Final Update on Our 2022 Foundational Math Implementation Grantee Projects

As many of you know, for the past ten years the Beyond100K (formerly 100Kin10) network has been committed to working to end the STEM teacher shortage by mobilizing work in three catalyst areas: Teacher Work Environment, Foundational Math, and Equity in High School STEM. In 2022, in order to support partners to deepen and extend their collaborative work to address shared challenges related to the catalysts, we awarded five Implementation Grants that were focused on Foundational Math. Last summer, we conducted interviews with the grantees and provided updates on their work to date here.

At the same time as we were beginning to award implementation grants, we were in the process of undertaking a massive participatory process to understand the experiences of young people who have been most excluded from STEM in order to craft the next moonshot goal. Belonging emerged as a central theme from our research, and while the focus of Beyond100K remains on addressing the STEM teacher shortage and the catalysts, centering belonging in STEM for Black, Latinx, and Native American students and teachers is of utmost importance.

As we kick off this new year, we are thrilled to share updates on these powerful grantee projects. It is exciting to note that though the implementation grant work began before we knew the important role belonging would play in our work moving forward, we have found inherent synergy between partners focused on work related to Foundational Math and our new focus on fostering belonging in STEM classrooms. All of our grantees, whose projects are summarized below, address challenges that sit at the intersection of belonging and Foundational Math. We are inspired by their work and are excited to share updates on how these projects have grown and flourished since our last update.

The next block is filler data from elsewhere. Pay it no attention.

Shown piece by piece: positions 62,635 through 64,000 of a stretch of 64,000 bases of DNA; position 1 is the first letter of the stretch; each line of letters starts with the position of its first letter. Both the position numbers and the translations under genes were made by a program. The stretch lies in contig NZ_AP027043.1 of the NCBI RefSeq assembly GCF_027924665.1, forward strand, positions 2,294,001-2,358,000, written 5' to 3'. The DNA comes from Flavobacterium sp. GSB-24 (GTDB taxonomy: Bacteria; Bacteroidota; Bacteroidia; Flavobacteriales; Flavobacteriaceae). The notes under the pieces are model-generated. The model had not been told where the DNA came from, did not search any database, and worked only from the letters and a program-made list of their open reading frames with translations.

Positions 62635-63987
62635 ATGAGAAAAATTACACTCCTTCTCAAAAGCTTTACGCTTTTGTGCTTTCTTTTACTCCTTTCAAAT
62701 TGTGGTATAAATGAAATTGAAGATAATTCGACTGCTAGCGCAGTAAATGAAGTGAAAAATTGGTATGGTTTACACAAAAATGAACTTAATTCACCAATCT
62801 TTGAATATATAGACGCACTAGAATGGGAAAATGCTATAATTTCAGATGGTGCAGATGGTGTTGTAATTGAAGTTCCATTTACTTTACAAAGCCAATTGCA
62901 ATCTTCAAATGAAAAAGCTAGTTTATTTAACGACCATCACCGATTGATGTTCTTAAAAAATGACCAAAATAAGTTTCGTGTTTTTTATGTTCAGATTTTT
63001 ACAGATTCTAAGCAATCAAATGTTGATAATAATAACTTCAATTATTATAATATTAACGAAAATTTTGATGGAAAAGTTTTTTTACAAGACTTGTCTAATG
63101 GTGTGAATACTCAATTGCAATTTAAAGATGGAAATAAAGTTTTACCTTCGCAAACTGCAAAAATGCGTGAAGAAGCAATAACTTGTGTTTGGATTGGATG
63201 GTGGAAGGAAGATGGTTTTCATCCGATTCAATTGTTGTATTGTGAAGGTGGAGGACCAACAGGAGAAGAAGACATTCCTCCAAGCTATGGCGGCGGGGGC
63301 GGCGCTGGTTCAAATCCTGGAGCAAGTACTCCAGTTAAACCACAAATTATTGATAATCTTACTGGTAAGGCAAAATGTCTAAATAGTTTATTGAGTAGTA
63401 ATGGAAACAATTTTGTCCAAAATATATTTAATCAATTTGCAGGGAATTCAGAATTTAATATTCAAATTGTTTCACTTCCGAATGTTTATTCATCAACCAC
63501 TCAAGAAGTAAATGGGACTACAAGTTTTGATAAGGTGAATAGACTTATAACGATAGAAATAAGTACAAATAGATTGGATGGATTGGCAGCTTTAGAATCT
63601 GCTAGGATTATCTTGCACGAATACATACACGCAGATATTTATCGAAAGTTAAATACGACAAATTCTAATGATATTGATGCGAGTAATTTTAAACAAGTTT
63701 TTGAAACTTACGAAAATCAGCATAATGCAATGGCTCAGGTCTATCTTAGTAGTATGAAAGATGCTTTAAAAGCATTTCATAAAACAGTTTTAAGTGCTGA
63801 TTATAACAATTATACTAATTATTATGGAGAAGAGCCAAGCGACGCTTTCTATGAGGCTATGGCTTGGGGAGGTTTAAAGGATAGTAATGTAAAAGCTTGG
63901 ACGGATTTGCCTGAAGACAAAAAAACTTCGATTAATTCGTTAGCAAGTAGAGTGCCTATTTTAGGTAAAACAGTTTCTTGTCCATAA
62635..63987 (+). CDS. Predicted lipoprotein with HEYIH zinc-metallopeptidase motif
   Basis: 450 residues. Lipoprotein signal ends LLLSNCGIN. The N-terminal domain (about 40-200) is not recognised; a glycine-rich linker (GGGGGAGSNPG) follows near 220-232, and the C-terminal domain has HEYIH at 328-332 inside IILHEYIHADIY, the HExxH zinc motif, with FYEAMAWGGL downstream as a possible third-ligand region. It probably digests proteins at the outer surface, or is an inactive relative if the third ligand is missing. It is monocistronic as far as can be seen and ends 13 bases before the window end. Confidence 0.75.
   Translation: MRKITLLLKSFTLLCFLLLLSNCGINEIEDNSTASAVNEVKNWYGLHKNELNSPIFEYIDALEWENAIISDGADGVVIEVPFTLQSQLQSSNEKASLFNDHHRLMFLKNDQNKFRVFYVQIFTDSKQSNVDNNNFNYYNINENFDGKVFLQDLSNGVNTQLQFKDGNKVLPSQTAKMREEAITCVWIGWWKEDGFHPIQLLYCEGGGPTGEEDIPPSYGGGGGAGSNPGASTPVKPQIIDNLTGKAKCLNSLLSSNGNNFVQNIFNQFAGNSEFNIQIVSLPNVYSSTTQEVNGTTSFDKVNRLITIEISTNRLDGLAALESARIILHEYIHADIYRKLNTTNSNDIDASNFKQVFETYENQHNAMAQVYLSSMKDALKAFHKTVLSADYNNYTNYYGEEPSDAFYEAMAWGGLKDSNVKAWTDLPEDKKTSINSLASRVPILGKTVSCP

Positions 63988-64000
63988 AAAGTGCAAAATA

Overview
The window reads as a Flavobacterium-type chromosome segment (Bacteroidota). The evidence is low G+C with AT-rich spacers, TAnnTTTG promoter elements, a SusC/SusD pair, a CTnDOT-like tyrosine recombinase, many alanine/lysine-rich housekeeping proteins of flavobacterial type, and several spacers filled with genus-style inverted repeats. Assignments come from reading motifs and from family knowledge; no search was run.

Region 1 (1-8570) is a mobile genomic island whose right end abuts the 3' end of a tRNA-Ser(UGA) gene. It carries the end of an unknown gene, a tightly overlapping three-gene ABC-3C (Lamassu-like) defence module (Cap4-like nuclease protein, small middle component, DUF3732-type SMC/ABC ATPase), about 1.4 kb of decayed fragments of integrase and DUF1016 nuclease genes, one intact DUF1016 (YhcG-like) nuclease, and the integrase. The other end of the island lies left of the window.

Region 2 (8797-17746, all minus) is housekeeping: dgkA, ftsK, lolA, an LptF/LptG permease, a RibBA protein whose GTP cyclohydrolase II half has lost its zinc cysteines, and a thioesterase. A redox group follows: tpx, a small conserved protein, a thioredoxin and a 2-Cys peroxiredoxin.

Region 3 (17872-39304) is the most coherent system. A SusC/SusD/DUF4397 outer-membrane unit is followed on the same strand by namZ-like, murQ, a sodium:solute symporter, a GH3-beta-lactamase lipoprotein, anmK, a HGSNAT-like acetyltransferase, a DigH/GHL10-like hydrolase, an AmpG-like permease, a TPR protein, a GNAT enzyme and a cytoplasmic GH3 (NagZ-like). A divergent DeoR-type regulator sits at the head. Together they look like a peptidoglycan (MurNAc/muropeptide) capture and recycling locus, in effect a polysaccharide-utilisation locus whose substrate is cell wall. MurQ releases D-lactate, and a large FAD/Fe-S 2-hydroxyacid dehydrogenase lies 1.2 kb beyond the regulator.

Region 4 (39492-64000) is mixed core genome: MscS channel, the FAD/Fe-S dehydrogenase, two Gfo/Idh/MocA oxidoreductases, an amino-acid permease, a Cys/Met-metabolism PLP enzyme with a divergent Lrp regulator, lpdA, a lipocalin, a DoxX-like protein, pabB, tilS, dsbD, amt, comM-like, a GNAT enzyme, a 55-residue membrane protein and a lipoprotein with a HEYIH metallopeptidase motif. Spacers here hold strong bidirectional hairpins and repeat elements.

The following projects highlight the power in utilizing Instructional Practices, Teacher Belonging, and Mindset, three of the four factors that foster student belonging.

Transforming Foundational Math Pedagogy: Denver 

Maggie Waldner, Lead Interventionist at the Downtown Denver Expeditionary School, received a grant to build on the work of the 100Kin10 Community that she led last year, Transforming Foundational Math Pedagogy. There have been two major aspects to Maggie’s work: first responding to a need at her school around assessing student progress in mathematics in a meaningful and reliable way, and second, presenting her work at the National Expeditionary Learning (EL) Conference. She worked with her school colleagues and a partner at EL Education to create a set of K-5 math benchmark assessments, along with scoring guides, family communication forms, and data team protocols using the Illustrative Mathematics curriculum as the base for the assessments. Her school has been piloting the assessments this year, with the hope of making adjustments throughout the year and then sharing the assessments with other schools across the EL Education network in the years to come. 

The second major piece of the project was presenting at the EL National Conference in Chicago. Maggie presented both a learning lab session for teachers and leaders across the EL network, as well as co-led a session aimed at supporting schools who are looking to make major changes to the math culture, content, and pedagogy at their school. The learning-lab built off the work her 100Kin10 Community did and centered around mindset-shift in math, as well as practicing a planning protocol to support student-led discourse in elementary classrooms. At the conference Maggie was able to share insights and resources with over 100 educators and leaders from across the country!